Alexander to Bertrand Russell (27 January 1906)

Dear Russell,

(I take the liberty of dropping titles).

[Sydney] Waterlow tells me he has returned you your paper on Truth, which I have been keeping all these months. In a way I left him to protect my retreat. But I didn’t intend to excuse myself for what is inexcusable. There is only one way in which you can forgive my bad behaviour – by supposing it not to have occurred.

I have read the paper more than once. But I can’t criticise it yet, because I haven’t made my account with you, and for one reason or another I have not been able to get properly on to Meinong. I still think over your treatment of existence – that “existence does not exist” as you say in your paper. And I am still unconvinced that anything which is true may not exist, though I admit myself shaken in my prejudice for the existent. My brain moves very slowly – by the time I am in Oxford again I may have got a little nearer to certainty on these matters. Meantime I am enmeshed in my own paradoxes.

There is one flagrant neglect of duty of which I have been guilty. You may remember I referred to you an argument of Taylor’s intended against subjective idealism, in which Taylor contended that “it is logically impossible a relation should be completely identical with one of its terms, as this would involve an indefinite regress of such a kind that it would become impossible to say what we mean by the term in question.” You argue that identity is identical with identity and different from difference and this answer I reverently quoted to Taylor with the comment that it made my head swim. Here is his answer on page 2 of this letter. There is nothing in the whole of it which you may not read and it may interest you. Will you tell me what you think of Taylor’s reply. I see his second letter is of Sept. date. The original argument on the thin paper is enclosed within square brackets and I send it [to] you for reference.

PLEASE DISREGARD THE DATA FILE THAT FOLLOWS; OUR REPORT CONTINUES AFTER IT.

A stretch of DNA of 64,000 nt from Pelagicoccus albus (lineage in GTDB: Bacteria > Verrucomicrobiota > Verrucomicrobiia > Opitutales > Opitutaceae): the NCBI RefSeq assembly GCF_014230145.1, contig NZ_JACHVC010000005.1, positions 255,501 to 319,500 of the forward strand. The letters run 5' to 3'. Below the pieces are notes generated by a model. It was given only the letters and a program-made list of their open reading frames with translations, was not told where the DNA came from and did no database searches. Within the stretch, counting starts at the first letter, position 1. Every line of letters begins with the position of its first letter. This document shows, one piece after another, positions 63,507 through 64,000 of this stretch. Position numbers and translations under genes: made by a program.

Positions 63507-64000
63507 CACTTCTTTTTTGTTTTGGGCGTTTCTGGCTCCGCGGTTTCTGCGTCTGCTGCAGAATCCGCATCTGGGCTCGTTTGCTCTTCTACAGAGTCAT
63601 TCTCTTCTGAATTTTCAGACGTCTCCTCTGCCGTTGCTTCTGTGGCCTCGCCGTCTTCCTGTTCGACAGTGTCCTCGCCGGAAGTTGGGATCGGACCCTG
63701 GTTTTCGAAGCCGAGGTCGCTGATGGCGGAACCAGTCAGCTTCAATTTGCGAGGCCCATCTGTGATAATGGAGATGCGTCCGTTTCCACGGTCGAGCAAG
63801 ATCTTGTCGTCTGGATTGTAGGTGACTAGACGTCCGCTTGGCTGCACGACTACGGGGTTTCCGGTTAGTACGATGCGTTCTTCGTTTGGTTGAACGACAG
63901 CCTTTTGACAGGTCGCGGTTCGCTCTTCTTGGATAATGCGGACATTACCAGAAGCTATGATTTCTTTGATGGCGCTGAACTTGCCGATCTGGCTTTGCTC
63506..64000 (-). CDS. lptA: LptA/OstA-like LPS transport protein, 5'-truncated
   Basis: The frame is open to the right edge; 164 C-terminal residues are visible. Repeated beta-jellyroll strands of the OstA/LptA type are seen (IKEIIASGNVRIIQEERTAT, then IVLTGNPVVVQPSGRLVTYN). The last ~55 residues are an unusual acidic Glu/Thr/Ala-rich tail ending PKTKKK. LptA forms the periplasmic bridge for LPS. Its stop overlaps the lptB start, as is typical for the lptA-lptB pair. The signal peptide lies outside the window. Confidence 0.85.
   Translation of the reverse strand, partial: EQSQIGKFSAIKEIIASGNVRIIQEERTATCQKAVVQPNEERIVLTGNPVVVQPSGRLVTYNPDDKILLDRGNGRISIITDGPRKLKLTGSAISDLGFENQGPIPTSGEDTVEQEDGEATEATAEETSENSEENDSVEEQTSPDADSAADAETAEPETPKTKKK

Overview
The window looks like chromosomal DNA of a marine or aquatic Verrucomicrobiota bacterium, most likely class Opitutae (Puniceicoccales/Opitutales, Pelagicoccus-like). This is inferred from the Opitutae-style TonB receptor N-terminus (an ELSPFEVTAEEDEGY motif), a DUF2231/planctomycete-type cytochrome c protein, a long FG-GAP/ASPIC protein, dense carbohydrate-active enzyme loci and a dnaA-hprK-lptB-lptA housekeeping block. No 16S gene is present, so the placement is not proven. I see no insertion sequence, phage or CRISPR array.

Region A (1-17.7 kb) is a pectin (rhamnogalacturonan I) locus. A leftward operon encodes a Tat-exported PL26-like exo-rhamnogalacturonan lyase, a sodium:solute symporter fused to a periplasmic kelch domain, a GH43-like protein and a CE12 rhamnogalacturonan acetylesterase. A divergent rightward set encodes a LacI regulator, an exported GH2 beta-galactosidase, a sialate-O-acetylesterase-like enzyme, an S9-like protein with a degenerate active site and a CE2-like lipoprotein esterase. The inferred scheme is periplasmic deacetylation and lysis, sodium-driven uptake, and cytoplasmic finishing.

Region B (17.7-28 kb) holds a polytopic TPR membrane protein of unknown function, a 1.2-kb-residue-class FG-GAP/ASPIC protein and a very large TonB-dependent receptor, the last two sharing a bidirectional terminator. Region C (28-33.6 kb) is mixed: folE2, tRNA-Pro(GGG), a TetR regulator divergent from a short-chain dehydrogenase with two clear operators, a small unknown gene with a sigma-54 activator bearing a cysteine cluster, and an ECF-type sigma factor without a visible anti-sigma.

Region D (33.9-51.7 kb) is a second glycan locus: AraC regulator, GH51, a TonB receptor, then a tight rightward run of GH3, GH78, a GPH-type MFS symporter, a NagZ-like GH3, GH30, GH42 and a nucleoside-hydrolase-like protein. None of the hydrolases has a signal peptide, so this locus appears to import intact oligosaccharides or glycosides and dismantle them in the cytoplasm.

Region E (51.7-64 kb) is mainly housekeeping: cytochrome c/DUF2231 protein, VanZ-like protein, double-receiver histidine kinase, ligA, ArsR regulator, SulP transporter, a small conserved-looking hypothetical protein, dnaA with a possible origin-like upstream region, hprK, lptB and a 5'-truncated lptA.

My kind regards to Mrs. Russell. I see you succeeded in putting in the Liberal genius for your Division. Moore comes here in the summer to read us a paper. I am hoping to induce you some time to come.

Yours Sincerely,

S. Alexander